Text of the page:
BSG Ecology has provided ecological advice and support to Northumbrian Water Limited since 2009, working on over 30 projects to date. We have developed a comprehensive understanding of Northumbrian Water’s needs and a commercial awareness of their operational business requirements over this time.
BSG Ecology’s Support to Northumbrian Water
BSG Ecology has carried out surveys to help Northumbrian Water discharge its duties under Section 40 of the Natural Environment and Rural Communities Act 2006, which establishes the requirement to have regard to conserving biodiversity. This has included surveys to confirm the status of protected species at Northumbrian Water landholdings, and to provide advice on future site management to maintain and enhance populations. To assist with this the National Vegetation Classification has been used to identify habitat management prescriptions that will deliver the best gains for biodiversity.
We have undertaken surveys for a range of statutorily protected species including badger, bats, otter, water vole, great crested newt, reptiles and white-clawed crayfish on Northumbrian Water sites. In many cases the purpose of these surveys has been to identify and manage ecological constraints to the proposed development, which has ranged from building maintenance to pipeline replacement.
Where a need has been identified, we have delivered training to Northumbrian Water staff (for example on bat ecology and roost evaluation and hedgerow survey and evaluation). The purpose of these sessions is to provide Northumbrian Water staff with sufficient knowledge to allow them to identify potential ecological constraints in order to recognise the need for and procure any necessary ecological support at an early stage in the project life-cycle.
Protected Species Mitigation
Northumbrian Water have many buildings and structure that have high suitability for roosting bats and nesting birds by virtue of their age and condition. It also has extensive landholdings that support terrestrial and aquatic habitats that are home to a range of protected species, some of which receive a high level of legal protection.
Where appropriate, BSG Ecology has secured protected species licences to allow proposed repair and maintenance work to proceed lawfully without risk of committing an offence under wildlife legislation. This included obtaining development licences for bats, such as at Powburn Water Treatment Works where a kiosk with a bat roost in the roof needed to be demolished. A heated bat box was provided to compensate for the loss of the original roost.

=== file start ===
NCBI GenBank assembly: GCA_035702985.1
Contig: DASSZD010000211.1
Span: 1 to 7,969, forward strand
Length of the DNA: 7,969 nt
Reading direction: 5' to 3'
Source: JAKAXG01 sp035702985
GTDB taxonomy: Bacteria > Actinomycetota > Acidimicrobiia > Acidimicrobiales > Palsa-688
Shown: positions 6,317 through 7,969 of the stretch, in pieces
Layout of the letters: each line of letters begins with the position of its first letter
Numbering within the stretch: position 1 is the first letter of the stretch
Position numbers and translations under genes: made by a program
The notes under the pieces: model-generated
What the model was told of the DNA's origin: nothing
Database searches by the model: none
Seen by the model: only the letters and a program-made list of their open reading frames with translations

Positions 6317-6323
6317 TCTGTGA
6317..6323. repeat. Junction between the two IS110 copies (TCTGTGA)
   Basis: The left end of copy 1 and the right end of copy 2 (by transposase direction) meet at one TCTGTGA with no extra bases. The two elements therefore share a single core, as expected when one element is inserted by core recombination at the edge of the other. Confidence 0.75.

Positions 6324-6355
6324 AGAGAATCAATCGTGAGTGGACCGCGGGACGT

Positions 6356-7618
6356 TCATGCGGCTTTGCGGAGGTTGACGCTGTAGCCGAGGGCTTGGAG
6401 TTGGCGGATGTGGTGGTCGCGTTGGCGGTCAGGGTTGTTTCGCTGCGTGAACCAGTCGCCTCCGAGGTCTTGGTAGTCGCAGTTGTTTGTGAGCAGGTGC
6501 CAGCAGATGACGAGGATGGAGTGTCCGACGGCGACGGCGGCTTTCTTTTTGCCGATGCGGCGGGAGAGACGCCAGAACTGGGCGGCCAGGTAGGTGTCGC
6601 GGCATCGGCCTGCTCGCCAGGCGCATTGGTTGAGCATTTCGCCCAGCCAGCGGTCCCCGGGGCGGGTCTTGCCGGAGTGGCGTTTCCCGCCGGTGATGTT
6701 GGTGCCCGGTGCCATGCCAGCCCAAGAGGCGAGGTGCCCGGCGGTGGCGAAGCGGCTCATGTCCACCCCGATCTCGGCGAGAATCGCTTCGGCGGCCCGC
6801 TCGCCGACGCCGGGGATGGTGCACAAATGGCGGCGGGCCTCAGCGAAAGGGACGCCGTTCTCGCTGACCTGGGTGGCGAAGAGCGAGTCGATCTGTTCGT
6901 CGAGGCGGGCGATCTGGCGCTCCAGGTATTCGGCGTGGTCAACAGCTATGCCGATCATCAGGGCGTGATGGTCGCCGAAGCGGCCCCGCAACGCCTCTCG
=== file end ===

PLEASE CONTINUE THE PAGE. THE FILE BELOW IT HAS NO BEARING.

We successfully applied for a development licence for badger at Fontburn Reservoir, where a sett located on a covered reservoir was thought to be contributing to problems with water quality. Monitoring of the setts revealed that they were inactive and so fencing was erected to exclude badger from the reservoir without the need to provide a replacement sett.
Habitats Regulations Assessment
On occasion the nature and location of Northumbrian Water’s work means that the impacts of that work on Natura 2000 sites (Special Areas of Conservation and Special Protection Areas) and internationally important wetlands (Ramsar sites designated under the Ramsar Convention) need to be considered. For example, Northumbrian Water sewage works discharge treated effluent into watercourses and the sea, which are either part of or linked to a Natura 2000 or Ramsar site. BSG Ecology has assessed the impacts of some of these discharges as part of ecological impact assessments completed for projects located within the catchment of the River Tweed SAC.
BSG Ecology has worked with Northumbrian Water on a range of projects where a Habitats Regulations Assessment has been required. This has included pipeline repair / replacement work at coastal locations that has had the potential to impact on the Northumbria Coast SPA and Ramsar and the Berwickshire and North Northumberland Coast SAC sites.
BSG Ecology has also worked on a proposed hydropower project at Cow Green Reservoir that required the burying of electrical cables across moorland that formed part of the Moor House – Upper Teesdale SAC and North Pennine Moors SPA. In this case the HRA considered impacts on nesting waders as well as the sensitive habitats that are the cited interest of the SAC.